ChangingAging Blogstream Updates
We’ve been hard at work behind the scenes at ChangingAging developing a major redesign of the site. We will soon be rolling out more visible changes so it’s time to give you, our valued ChangingAging community, a heads up.
The goal is simple — build the ChangingAging community by linking blogs who share our pro-aging vision and providing an easy way to get started for those who are new to blogging and social networking. The features and advantages of joining the ChangingAging Blogstream are going to rock your social media world! Click here to read more.
We are the Story and its Teller
I’ve been thinking about how to change aging for quite a while now and the work still seems vital and important to me. I am, by nature, an optimist and it seems to me that the stars are aligning for new, exciting and valuable platform for driving change.
There has never been a way to diagnose Alzheimer’s disease in living people — until now.
THE GREEN HOUSE Project
The Conversation Continues: Depression Late in Life
Did you miss the 2010 Green House Project Meeting and Celebration in Albany, NY? Don’t worry, you can join us as we continue the conversations started at last year’s Meeting and help us prepare for the upcoming 2011 meeting.
Safety Surplus: The Upside of Risk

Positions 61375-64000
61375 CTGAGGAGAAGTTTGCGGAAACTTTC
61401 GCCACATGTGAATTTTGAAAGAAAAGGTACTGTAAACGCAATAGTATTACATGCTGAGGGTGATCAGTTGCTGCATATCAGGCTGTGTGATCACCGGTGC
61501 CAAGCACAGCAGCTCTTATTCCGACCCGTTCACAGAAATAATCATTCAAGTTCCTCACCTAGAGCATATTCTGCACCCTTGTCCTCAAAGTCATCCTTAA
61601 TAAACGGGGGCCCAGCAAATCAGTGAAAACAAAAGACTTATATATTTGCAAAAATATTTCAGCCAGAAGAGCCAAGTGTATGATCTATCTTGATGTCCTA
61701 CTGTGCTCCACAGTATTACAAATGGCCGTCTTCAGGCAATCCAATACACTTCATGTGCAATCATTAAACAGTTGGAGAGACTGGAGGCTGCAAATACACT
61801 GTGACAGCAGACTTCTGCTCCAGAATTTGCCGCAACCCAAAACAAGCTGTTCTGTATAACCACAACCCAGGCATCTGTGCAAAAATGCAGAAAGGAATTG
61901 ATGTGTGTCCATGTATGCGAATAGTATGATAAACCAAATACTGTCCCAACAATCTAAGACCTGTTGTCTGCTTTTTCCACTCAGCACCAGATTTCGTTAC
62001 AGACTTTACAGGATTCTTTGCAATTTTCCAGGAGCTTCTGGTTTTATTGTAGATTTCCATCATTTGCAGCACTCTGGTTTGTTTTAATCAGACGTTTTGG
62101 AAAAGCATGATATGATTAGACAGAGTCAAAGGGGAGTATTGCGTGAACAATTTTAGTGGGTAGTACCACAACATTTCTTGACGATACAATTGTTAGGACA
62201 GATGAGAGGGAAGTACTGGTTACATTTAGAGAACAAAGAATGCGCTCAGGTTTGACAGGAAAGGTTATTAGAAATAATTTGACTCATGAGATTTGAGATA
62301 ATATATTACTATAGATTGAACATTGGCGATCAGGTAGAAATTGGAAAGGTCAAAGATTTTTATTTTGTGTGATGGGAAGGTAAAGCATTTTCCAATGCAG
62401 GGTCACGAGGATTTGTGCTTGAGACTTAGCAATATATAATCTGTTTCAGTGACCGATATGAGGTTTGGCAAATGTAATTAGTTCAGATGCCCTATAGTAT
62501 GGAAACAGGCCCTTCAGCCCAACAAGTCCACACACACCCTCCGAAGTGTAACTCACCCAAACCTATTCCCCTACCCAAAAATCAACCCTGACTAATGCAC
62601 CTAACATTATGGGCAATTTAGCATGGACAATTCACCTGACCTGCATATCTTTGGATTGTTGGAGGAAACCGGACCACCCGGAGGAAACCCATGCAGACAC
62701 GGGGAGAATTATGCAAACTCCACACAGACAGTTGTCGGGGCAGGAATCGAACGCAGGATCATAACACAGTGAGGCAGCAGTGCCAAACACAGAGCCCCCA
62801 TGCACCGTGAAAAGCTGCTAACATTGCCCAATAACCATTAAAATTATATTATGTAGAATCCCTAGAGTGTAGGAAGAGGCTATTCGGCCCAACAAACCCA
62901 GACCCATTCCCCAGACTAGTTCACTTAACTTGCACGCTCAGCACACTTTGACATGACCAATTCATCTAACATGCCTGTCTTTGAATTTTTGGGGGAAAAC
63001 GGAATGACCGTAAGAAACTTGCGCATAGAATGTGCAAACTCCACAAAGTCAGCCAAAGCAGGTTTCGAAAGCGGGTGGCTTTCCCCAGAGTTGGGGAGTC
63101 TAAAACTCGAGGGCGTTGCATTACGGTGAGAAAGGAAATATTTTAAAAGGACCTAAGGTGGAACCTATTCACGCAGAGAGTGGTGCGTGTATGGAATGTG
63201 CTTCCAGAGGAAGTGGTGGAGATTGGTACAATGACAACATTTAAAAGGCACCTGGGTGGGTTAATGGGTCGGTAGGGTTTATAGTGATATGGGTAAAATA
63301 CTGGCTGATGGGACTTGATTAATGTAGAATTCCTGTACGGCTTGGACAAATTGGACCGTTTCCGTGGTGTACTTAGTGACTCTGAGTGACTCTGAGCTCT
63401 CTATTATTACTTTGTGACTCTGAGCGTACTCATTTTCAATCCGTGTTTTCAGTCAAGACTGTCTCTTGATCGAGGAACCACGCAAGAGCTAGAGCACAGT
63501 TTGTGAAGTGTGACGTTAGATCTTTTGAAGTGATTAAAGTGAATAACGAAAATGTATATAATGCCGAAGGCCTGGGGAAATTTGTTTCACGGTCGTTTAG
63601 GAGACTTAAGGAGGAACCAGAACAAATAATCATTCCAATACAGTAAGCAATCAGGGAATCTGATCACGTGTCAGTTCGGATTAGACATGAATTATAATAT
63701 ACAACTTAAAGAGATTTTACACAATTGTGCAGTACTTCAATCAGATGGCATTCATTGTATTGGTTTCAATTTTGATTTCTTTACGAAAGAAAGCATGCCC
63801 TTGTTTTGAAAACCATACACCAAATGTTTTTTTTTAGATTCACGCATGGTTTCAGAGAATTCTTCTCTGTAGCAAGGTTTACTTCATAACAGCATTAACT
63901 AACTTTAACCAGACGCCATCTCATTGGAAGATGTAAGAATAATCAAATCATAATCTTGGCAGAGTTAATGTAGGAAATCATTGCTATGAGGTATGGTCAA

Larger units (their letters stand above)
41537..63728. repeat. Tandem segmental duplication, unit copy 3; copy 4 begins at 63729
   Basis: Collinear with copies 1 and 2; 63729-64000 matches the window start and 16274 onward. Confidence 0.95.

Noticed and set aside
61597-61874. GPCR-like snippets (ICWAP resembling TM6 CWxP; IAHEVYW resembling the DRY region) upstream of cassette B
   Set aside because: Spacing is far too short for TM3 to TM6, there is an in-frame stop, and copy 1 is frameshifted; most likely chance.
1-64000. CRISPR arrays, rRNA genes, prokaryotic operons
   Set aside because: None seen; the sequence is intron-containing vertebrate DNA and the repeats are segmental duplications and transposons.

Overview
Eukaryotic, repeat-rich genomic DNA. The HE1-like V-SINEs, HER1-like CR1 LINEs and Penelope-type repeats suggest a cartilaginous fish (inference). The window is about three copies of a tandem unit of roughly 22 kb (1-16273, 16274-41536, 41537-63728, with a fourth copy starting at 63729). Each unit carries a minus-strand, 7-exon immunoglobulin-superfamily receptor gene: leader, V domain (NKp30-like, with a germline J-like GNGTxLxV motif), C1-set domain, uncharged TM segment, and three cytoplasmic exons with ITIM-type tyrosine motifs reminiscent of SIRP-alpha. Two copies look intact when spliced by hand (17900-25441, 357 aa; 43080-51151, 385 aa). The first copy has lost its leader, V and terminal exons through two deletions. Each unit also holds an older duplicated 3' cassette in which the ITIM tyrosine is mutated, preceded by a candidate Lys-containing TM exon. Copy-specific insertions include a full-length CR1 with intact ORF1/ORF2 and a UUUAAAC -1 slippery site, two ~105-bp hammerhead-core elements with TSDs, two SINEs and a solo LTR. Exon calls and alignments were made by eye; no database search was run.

Here’s another video from the Green House annual Meeting on the topic of “Surplus Safety.” Risk is a bad, scary word in health care. But what is risk really? Risk simply means the outcome of an action may result in something unexpected. The unexpected result could be bad, which is called “downside risk.” Risks can also result in positive, meaningful experiences — the kind of experiences that make life worth living. This is upside risk.
Coincidentally, Upside Risk applies to social media too. Click here to read why.
Our very active LinkedIn ChangingAging Group generated the following question:
First, I would say that it isn’t my term (although I embrace it fully) rather it “belongs” to an eclectic group of people who are all working to transform health care. Second, the recent health care debate in Washington, DC focussed on health care financing -which is a pretty important issue– but little has been said and even less has been accomplished when it comes to reforming the care that the financing pays for. Third, “person-centeredness” springs from a simple premise:
Please help us spread patient-centeredness on LinkedIn, where thousands of healthcare professionals actively network and exchange ideas.
No Kittens for Old Men
Kavan pointed me to this extraordinary example of ageism:
I agree with Dr. Coren’s response — this is quite disturbing. Continue reading here.
The Tattooed Generational Writer
I did a post a while back about the millennials’ view on tattoos.